David is environmentally conscious and only uses organic detergent for his laundry.
David is scheduled to play General Henry Waverly in Irving Berlin's "White Christmas" at Broadway's Marquis Theater from November 19 to December 28, 2008.
David's last name is pronounced as Stires (STĪ-ərz) but is frequently mispronounced as Steers.
David is a big fan of the British radio comedy "The Goon Show".
David has done the reading for 3 for Tom Clancy's audio books: "The Sum of All Fears", "The Cardinal of the Kremlin" & "Clear and Present Danger".
David's 2 favorite movies are "Singin' In The Rain" and "Smiles of a Summer Night"
David is the son of Margaret Elizabeth (Ogden) and Kenneth Truman Stiers.
David has one son.
David narrated the Computer Role Playing Game "Icewind Dale".
In 2001 David was nominated for an Annie Award for Outstanding Individual Achievement for Voice Acting by a Male Performer in an Animated Television Production for Teacher's Pet for the episode "Pet Project".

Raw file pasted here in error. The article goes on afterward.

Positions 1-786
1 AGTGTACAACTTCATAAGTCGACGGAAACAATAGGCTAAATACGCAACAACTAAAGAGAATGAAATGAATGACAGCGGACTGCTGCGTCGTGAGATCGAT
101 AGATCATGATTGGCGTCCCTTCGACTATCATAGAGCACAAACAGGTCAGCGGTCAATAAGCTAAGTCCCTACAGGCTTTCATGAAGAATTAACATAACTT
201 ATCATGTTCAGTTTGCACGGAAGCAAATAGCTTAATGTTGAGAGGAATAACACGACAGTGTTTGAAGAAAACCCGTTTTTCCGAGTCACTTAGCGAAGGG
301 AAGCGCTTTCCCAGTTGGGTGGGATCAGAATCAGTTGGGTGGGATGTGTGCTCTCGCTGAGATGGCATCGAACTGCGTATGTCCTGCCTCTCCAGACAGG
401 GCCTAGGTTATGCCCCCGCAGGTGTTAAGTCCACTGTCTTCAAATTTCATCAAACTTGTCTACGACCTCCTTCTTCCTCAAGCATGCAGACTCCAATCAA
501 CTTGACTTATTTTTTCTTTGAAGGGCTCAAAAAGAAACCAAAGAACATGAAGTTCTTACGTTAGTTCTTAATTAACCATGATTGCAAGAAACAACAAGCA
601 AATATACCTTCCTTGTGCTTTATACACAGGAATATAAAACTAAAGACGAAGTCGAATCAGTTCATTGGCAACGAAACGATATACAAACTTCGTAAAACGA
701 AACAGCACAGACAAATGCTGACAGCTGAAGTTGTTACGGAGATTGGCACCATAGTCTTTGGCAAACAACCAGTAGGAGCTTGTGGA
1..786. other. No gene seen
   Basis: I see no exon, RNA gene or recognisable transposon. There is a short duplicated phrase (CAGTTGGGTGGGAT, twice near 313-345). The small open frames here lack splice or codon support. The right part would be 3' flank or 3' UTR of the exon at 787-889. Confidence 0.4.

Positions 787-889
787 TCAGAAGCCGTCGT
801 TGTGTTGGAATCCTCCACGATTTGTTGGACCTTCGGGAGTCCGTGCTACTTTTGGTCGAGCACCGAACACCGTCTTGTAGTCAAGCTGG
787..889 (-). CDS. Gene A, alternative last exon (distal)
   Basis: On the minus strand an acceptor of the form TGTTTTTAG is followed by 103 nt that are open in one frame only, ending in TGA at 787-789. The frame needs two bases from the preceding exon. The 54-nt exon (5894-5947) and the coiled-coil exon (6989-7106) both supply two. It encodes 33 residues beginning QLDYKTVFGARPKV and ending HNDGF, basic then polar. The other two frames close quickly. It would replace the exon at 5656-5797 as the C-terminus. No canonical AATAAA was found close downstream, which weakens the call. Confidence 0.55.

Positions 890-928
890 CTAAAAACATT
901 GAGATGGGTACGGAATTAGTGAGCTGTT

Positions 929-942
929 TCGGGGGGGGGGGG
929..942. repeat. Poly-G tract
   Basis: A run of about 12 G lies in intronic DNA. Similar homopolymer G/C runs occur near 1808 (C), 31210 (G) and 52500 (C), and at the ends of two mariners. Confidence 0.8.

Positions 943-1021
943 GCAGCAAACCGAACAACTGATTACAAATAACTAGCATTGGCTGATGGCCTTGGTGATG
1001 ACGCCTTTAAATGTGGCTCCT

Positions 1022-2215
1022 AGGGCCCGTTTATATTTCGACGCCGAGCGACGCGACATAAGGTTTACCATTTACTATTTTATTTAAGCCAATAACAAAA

He studied drama, in New York, at Juilliard. After winning a scholarship to the school at the age of 27. While there he studied under John Houseman.
David is the Resident Conductor of the Newport Symphony Orchestra.
David has conducted over 70 orchestras in over 100 appearances.
Stiers played the French Horn in the orchestra at Julliard.
Stiers never learned to drive until an episode of M*A*S*H, which was the episode "The Life You Save." This episode, which aired on May 4, 1981, contained a scene where his character, Major Charles Emerson Winchester III, was driving up to the front.
Stiers has worked at Harvard as a theater games teacher.
Stiers was the tallest cast member of M*A*S*H, at 6'4" (1.93m) tall.
Stiers was a member of the Old Globe Theatre Festival in San Diego. In 1984, he directed Scapino, one of the Globe's award-winning productions. Some of the Globe's productions that he acted in were King Lear and The Tempest.